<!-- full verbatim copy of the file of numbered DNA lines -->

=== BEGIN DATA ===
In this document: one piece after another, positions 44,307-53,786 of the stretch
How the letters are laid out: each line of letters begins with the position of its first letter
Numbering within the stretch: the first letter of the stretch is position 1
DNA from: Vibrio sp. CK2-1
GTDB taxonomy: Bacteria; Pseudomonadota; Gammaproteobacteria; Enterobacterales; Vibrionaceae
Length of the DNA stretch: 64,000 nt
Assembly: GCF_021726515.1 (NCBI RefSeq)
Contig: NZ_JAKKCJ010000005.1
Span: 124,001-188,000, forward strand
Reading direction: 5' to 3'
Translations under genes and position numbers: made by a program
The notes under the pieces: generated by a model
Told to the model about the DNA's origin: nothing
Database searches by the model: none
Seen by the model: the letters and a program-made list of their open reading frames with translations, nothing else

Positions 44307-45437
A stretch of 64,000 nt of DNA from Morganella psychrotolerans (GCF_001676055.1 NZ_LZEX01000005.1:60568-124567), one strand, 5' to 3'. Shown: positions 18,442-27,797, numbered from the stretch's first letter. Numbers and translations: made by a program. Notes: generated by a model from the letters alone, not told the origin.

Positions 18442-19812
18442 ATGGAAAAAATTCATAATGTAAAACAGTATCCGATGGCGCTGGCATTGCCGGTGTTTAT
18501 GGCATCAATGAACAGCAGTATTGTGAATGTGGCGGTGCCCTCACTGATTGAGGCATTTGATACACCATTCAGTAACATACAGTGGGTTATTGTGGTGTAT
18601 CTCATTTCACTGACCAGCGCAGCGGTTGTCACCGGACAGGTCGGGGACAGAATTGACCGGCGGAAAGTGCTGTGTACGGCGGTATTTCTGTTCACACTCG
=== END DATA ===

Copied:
In this document: one piece after another, positions 44,307-53,786 of the stretch
How the letters are laid out: each line of letters begins with the position of its first letter
Numbering within the stretch: the first letter of the stretch is position 1
DNA from: Vibrio sp. CK2-1
GTDB taxonomy: Bacteria; Pseudomonadota; Gammaproteobacteria; Enterobacterales; Vibrionaceae
Length of the DNA stretch: 64,000 nt
Assembly: GCF_021726515.1 (NCBI RefSeq)
Contig: NZ_JAKKCJ010000005.1
Span: 124,001-188,000, forward strand
Reading direction: 5' to 3'
Translations under genes and position numbers: made by a program
The notes under the pieces: generated by a model
Told to the model about the DNA's origin: nothing
Database searches by the model: none
Seen by the model: the letters and a program-made list of their open reading frames with translations, nothing else

Positions 44307-45437
A stretch of 64,000 nt of DNA from Morganella psychrotolerans (GCF_001676055.1 NZ_LZEX01000005.1:60568-124567), one strand, 5' to 3'. Shown: positions 18,442-27,797, numbered from the stretch's first letter. Numbers and translations: made by a program. Notes: generated by a model from the letters alone, not told the origin.

Positions 18442-19812
18442 ATGGAAAAAATTCATAATGTAAAACAGTATCCGATGGCGCTGGCATTGCCGGTGTTTAT
18501 GGCATCAATGAACAGCAGTATTGTGAATGTGGCGGTGCCCTCACTGATTGAGGCATTTGATACACCATTCAGTAACATACAGTGGGTTATTGTGGTGTAT
18601 CTCATTTCACTGACCAGCGCAGCGGTTGTCACCGGACAGGTCGGGGACAGAATTGACCGGCGGAAAGTGCTGTGTACGGCGGTATTTCTGTTCACACTCG